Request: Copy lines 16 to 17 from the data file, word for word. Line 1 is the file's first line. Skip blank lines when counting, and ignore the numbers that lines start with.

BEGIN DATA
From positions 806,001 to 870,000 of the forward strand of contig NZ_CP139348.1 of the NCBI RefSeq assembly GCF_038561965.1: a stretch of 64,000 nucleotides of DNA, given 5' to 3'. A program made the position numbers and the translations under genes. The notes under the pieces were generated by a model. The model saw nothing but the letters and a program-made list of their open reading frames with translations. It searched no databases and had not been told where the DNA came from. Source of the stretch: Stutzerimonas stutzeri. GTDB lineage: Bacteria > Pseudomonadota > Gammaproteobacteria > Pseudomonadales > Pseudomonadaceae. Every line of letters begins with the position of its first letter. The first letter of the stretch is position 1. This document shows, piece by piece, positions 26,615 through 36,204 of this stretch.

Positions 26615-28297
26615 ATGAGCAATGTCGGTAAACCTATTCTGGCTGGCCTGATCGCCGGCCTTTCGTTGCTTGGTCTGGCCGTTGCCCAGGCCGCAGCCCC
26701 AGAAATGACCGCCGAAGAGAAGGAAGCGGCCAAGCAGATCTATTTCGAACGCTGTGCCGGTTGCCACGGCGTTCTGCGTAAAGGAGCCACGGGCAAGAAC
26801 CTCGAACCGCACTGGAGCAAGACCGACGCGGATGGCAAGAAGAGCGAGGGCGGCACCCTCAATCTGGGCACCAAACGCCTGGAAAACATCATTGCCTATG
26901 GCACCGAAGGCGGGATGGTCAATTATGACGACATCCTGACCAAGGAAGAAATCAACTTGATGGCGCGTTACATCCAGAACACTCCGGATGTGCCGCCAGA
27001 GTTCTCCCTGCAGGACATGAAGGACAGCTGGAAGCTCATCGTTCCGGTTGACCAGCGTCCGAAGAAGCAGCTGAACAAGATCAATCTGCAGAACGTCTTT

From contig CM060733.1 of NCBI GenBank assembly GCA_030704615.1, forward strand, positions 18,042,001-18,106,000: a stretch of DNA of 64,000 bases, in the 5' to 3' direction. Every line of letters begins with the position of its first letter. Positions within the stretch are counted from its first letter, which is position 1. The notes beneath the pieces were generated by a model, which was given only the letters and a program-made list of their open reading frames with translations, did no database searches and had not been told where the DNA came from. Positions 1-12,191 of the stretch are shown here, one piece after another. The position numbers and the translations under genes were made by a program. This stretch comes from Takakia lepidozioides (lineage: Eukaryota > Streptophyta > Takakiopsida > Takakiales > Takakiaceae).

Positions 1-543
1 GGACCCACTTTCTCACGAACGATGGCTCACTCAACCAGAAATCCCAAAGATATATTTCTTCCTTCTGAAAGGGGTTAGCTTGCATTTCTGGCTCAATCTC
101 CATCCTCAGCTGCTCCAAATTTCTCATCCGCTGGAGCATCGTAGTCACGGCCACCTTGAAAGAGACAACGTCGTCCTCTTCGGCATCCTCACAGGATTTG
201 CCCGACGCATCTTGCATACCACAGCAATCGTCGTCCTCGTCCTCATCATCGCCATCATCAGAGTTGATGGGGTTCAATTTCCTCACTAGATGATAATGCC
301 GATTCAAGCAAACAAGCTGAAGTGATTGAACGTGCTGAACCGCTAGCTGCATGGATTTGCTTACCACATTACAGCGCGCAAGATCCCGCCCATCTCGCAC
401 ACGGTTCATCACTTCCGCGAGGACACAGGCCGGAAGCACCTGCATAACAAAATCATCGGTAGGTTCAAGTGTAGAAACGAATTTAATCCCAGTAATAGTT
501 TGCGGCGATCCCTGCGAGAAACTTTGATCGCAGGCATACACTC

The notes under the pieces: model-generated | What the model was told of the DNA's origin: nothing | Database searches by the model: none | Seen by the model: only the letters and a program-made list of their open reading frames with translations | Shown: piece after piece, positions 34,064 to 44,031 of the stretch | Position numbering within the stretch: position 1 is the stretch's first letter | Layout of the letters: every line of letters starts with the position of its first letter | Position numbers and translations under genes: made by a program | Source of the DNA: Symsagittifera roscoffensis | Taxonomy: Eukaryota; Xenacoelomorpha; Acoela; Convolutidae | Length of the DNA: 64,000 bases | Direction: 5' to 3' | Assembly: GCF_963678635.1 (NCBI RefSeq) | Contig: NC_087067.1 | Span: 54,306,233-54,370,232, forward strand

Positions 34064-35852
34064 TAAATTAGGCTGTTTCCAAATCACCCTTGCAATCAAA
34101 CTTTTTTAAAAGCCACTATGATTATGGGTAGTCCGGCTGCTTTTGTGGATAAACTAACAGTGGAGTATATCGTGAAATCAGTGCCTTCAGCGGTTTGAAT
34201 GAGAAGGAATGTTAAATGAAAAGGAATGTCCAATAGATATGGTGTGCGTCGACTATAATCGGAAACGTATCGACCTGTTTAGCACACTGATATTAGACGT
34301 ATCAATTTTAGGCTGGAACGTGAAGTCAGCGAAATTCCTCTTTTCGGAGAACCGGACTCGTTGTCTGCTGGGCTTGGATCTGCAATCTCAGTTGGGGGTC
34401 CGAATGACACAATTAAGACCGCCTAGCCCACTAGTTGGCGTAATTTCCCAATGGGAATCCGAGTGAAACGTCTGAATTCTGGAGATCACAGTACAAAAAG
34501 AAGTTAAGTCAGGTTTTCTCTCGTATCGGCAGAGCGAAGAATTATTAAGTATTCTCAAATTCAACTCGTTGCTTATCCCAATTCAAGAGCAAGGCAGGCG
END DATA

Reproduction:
The notes under the pieces: model-generated | What the model was told of the DNA's origin: nothing | Database searches by the model: none | Seen by the model: only the letters and a program-made list of their open reading frames with translations | Shown: piece after piece, positions 34,064 to 44,031 of the stretch | Position numbering within the stretch: position 1 is the stretch's first letter | Layout of the letters: every line of letters starts with the position of its first letter | Position numbers and translations under genes: made by a program | Source of the DNA: Symsagittifera roscoffensis | Taxonomy: Eukaryota; Xenacoelomorpha; Acoela; Convolutidae | Length of the DNA: 64,000 bases | Direction: 5' to 3' | Assembly: GCF_963678635.1 (NCBI RefSeq) | Contig: NC_087067.1 | Span: 54,306,233-54,370,232, forward strand

Positions 34064-35852